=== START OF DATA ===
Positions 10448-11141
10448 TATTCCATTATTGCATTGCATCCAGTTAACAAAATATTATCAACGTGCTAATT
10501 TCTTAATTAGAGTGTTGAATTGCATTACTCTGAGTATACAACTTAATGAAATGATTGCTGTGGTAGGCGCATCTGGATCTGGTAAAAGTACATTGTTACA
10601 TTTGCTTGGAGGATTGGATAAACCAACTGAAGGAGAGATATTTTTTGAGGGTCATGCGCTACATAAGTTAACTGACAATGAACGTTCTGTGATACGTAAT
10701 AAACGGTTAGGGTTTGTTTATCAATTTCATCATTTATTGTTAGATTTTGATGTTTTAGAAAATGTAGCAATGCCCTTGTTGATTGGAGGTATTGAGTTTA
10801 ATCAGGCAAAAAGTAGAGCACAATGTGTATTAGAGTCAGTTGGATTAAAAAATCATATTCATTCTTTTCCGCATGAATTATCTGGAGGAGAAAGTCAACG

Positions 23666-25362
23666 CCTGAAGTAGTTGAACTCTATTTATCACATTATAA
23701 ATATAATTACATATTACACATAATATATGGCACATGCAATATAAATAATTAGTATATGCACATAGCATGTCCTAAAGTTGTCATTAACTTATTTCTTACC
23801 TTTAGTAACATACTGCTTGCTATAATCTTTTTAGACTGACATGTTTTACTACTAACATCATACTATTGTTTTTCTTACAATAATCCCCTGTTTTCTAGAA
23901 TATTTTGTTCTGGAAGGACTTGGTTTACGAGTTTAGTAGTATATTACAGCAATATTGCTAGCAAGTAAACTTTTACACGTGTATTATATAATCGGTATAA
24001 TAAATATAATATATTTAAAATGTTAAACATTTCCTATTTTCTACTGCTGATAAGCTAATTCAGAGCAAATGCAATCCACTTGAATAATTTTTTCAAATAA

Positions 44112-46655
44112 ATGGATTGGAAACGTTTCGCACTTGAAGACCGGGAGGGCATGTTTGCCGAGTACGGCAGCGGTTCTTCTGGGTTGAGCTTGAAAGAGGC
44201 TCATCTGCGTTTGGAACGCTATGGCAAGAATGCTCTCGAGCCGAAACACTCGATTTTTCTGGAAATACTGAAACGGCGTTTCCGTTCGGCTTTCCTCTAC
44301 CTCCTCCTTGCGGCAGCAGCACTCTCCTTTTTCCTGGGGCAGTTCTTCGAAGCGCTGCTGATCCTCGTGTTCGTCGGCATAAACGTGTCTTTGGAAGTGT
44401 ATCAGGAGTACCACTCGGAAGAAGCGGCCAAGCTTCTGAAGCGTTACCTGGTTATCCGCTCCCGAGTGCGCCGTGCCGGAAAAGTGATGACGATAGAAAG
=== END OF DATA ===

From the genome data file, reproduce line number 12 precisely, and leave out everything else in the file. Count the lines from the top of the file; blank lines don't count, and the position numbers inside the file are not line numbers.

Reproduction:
24001 TAAATATAATATATTTAAAATGTTAAACATTTCCTATTTTCTACTGCTGATAAGCTAATTCAGAGCAAATGCAATCCACTTGAATAATTTTTTCAAATAA